- He also denied using excessive or punitive force on the patient's shoulder while he was in a prone position on the stretcher. He considered the nurse who was present was not asking him to relieve the pressure on the patient's shoulder, but instead directing her comments to another PSO who was present during the incident.
- MNHHS's position is that the video footage clearly shows Mr McGrath increasing the pressure he is applying to the patient's shoulder on five occasions within a three-minute period during the course of the incident. Mr McGrath denies this occurred.
- In respect of concerns about Mr McGrath interfering with the patient's feet, Mr McGrath's representatives accepted, during the show cause process, that he was holding the patient's leg and ankle (along with another nurse), but that it was in response to the patient trying to kick out. In a separate earlier response on the same issue, it was noted:
as best he can recollect, he did not attempt to antagonise the patient by making contact with his foot.
- Curiously, in cross-examination, Mr McGrath retreated from both of these submissions, when he denied holding the patient's feet at all during the incident. Instead he repeated that he was pushing down with his arms on the bed next to the patient's leg.
Are Allegations Three and Four, as they relate to the Mental Health Event able to be substantiated?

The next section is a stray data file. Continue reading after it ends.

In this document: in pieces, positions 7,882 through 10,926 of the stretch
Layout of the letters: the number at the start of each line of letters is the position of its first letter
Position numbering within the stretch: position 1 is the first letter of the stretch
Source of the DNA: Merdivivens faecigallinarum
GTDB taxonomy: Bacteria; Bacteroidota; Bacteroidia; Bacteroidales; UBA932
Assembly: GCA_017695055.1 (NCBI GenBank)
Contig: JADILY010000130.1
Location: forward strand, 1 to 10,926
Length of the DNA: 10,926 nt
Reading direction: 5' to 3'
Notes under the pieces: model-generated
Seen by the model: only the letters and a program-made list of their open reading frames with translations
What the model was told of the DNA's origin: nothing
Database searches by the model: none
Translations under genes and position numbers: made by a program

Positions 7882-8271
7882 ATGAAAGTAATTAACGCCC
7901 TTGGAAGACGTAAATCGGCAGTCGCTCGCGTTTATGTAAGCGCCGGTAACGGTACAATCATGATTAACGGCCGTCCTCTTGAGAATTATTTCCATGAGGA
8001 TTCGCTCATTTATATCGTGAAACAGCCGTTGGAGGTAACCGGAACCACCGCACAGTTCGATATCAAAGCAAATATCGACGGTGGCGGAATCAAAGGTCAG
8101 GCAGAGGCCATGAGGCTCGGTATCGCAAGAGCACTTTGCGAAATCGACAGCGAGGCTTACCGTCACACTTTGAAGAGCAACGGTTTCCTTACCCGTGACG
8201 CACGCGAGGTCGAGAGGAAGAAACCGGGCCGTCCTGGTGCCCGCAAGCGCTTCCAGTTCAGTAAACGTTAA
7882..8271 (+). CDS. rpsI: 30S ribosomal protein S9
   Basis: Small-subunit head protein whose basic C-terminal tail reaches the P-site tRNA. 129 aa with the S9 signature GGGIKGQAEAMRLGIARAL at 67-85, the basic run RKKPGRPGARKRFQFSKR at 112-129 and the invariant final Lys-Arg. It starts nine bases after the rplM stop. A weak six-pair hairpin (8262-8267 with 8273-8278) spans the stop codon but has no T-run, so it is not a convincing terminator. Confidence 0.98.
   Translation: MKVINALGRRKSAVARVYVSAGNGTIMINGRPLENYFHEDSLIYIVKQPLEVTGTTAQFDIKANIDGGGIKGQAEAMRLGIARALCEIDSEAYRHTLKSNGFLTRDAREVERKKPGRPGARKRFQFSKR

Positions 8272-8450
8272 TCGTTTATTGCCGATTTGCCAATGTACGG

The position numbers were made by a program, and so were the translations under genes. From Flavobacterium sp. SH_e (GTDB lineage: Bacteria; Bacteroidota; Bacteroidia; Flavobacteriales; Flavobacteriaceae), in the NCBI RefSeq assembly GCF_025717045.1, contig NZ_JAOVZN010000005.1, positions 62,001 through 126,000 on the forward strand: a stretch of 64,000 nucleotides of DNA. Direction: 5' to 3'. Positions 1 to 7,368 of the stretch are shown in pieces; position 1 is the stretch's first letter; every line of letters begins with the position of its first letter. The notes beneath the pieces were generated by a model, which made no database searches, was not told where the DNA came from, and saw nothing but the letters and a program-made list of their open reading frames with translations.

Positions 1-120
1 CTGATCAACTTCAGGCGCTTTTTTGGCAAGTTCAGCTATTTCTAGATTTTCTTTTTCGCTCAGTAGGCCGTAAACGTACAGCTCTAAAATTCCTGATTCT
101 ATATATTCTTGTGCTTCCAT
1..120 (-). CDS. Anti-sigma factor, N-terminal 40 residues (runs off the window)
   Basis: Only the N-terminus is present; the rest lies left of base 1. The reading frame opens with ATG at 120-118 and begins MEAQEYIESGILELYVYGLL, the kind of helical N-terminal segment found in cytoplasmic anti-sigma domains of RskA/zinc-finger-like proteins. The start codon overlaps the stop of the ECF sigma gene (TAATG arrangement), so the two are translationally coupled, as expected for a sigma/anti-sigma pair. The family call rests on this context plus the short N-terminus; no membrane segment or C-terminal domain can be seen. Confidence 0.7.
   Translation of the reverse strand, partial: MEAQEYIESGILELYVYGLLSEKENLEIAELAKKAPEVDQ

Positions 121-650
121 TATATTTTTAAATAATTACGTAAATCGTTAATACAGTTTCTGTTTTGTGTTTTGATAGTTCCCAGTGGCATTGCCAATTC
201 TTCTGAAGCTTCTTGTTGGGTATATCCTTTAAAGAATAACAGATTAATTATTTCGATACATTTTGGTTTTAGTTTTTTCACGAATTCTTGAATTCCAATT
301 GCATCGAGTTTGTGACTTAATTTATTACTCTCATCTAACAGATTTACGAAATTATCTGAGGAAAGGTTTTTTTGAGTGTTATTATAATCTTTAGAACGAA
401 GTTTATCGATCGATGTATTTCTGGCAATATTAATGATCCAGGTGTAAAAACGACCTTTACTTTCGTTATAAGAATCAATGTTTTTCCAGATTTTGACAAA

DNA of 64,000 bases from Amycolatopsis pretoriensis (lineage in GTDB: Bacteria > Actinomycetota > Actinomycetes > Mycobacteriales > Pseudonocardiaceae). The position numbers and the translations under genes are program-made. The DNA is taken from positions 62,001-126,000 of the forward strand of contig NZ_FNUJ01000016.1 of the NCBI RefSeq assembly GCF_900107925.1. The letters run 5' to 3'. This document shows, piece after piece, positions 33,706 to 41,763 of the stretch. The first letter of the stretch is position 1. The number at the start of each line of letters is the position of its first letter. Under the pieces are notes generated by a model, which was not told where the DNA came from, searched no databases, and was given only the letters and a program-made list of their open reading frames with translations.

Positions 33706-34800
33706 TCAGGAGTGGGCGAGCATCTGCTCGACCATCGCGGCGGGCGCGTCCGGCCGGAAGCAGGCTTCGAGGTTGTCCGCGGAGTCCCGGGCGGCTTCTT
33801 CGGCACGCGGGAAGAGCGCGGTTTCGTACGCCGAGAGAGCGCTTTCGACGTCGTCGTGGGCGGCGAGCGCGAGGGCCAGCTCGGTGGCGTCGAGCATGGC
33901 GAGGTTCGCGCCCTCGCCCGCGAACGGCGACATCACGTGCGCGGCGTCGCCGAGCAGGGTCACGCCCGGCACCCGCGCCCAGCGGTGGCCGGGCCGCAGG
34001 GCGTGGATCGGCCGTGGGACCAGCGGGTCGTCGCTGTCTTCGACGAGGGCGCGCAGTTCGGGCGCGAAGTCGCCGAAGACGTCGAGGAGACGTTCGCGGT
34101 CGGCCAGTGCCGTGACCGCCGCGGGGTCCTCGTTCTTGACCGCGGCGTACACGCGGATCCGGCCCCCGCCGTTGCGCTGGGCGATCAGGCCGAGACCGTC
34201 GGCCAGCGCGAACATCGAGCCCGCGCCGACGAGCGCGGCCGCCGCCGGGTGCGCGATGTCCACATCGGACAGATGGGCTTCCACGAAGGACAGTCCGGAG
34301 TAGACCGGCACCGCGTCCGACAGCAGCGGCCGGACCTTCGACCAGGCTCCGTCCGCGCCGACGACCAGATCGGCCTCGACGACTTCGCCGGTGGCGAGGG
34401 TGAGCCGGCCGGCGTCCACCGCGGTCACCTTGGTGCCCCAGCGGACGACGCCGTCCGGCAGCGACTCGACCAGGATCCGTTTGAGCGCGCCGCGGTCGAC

- For the reasons set out below, I am unable to accept Mr McGrath's explanation of his conduct in respect of allegations three and four as they relate to the Mental Health Event.
- I accept Mr Trudgett's evidence that the circumstances and behaviour of the patient involved in the Mental Health Event were typical behaviours PSOs, including Mr McGrath, are trained for and regularly requested to assist with.
- Much of Mr McGrath's evidence focussed on the behaviour of the patient, essentially arriving at a conclusion that he felt he had no choice but to physically restrain the patient, in circumstances where he thought the patient was going to assault him or escape from the area.
- The difficulty I have with this explanation is that it does not align with the evidence before the Commission. Nor does it adequately address the concerns of Mr Trudgett and MNHHS in respect of Mr McGrath's failure to utilise de-escalation strategies before restraining the patient.
- A review of the CCTV footage confirms the behaviour of the patient involved in the Mental Health Event oscillated from swearing and yelling to crying. For short periods, he can be observed engaging in conversation or banter with the PSOs or medical staff, all with a view to being able to leave the hospital. On occasion, the patient attempts to bait the PSOs, including Mr McGrath by swearing or making inappropriate or inflammatory comments – i.e. rent a cop.
- During the proceedings I struggled to identify occasions on the footage where Mr McGrath has utilised de-escalation techniques identified by Mr Trudgett.
- I also accept Mr Trudgett's evidence that there were occasions where Mr McGrath used language that was not conducive to de-escalating the patient when agitated.
- At times his language was unprofessional and not in accordance with the Code of Conduct. For example, it is clear Mr McGrath told the patient to 'shut up' on several occasions notwithstanding his denials.